Mount Parnassus is a multifaceted mountain of Central Greece, relatively close to Athens. Many interesting sites and landmarks reside on this mountain, like the Oracle of Delphi.
It’s height is 2457mt at its tallest point.
Lots of villages reside around the mountain. Many are popular, like Arahova (the famous ski centre with the sections of Kellaria and Fterolakka), Agoriani (very picturesque) and so many more. At the feed of the mountain is the sea of the Corinthian Gulf with great seaside cities and villages like Galaxidi, Itea, Antikyra.
On top of that, Mount Parnassus is a popular trekking destination, since there multiple routes all over the mountain.
This mountain and the surrounding area attract people all year around. Imagine that the Arahova ski resort and installations are no more than 2 hours driving time from Athens.
Ancient Greek Mythology about Parnassus
What is the etymology of Parnassus? The word “Parna” means: house or temple; the mountain of the house of the god.
Parnassus was considered a sacred mountain. Why is Mount Parnassus sacred?
According to the myth it relates to Dionysus, its mysteries and Apollo. It was also the home of the Muses and relates to Pegasus, the mythical winged horse.
Furthermore, the famous Corycian Cave was here, that was dedicated to Pan (the God who was half a goat).
Trekking Mount Parnassus
It was our first winter trekking trip (with snow) at Parnassus and proved to be lots of fun, with tons of snow. It was that period where lots of snow fell in a very short time all over Greece.
We planned to trek immediately after the first days of snowfall; snow was powder like.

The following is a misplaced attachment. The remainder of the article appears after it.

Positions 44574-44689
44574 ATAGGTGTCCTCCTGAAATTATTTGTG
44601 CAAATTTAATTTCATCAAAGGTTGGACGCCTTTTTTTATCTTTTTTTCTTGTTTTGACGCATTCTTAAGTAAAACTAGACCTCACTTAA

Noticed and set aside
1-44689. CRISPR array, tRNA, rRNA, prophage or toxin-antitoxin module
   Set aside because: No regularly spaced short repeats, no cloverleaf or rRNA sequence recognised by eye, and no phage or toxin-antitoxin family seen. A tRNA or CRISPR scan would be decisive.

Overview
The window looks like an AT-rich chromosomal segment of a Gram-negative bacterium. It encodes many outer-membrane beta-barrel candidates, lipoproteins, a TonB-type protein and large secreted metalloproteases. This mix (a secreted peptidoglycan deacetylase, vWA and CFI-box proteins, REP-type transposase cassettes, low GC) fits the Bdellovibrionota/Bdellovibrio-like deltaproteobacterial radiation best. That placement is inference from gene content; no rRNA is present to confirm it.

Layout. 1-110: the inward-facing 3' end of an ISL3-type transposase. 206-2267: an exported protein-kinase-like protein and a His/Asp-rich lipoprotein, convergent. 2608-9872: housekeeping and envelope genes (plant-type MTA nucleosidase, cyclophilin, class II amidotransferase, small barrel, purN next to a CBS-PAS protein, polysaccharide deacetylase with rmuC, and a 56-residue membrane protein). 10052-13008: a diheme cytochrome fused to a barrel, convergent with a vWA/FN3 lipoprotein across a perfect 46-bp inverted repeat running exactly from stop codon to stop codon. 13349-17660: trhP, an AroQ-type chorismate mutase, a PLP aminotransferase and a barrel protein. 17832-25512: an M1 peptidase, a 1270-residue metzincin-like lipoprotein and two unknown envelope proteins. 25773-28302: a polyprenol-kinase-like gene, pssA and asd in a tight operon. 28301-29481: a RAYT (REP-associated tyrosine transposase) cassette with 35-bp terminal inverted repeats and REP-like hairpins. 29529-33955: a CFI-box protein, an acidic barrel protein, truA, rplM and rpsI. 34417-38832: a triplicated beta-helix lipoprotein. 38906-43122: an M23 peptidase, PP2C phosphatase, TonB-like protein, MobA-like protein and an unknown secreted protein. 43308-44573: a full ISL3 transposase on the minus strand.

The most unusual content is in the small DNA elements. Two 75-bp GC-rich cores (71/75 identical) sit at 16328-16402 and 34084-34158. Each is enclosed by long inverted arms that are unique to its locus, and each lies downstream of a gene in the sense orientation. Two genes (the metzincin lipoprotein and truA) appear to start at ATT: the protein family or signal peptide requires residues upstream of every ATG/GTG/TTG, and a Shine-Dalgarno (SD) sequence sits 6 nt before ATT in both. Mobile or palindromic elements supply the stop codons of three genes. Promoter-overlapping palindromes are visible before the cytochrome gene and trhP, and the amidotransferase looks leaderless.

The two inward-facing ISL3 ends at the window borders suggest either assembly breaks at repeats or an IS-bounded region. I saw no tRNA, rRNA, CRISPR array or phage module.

However, that sudden snowfall blocked all roads leading to the mountains. As we arranged to trek with a group of 50 people, our coach (bus), the bus couldn’t reach the initial starting point to start our 5-hour trekking. A small car could but not a big coach.
As we approached the mountain, a decision was taken from the trip leader and mountain guide to trek from a different place, but on the same mountain. That place was Amfikleia and was reachable.
That route is named: From Amfikleia to the Gorge of Keramidiou.
Our trekking started from within Amifikleia, but 10 minutes after we left the village behind us and started moving up the northern part of Mount Parnassus.
It was freezing cold and despite moving upwards all the time, we didn’t remove our outer layers (hard-shells). Yes, it was that cold!
We didn’t encounter constant strong winds, except in a couple of turns.
It was cloudy all the time with sun breaks around late noon. However, snow was constantly at waist level.
The head of the team had to literally open the path by plowing through the snow with his body.
The rest of the team followed along, placing their feet carefully on the steps of the person ahead them.
Snow was really fresh on Mount Parnassus and everything was covered so much. It was not possible to see if the next step (or the ones at the left and right of our feet) was hiding plants and slippery rocks or solid ground.
Movement was slow but that gave us the time to admire the landscape a lot.
Going constantly up on a rather steep terrain and sharp angle, did build a strong pair of quadriceps.
Going down was a bit challenging as previously walked over snow was starting to freeze and terrain was rather slippery.
The team managed to return to Amfikleia safe and… hungry.
Trekking Energy Restoration
To cope with the hunger coming from all that exercise we moved to the nearby city of Livadeia, famous for anyone seeking for roast meat, especially “souvlaki”.
We sat at “Taverna ta Kopsidia”, 5 minutes walking from the famous “Kria” of Livadeia. Fantastic fresh and well-cooked food, served impressively fast.
“Kria” is a great stone paved area with a river (inside the city) and small waterfalls, plus a hiking route going high on the mountains from where you can see the whole greater area.
Having fulfilled all 5 senses, we took the coach back to Athens.
Tired? Yes, but it was a splendid trekking trip, despite the last minute change.
Tip: When you trek in winter you need to use gear that is proper for cold weather conditions. Explore the hiking gear section of our blog for such.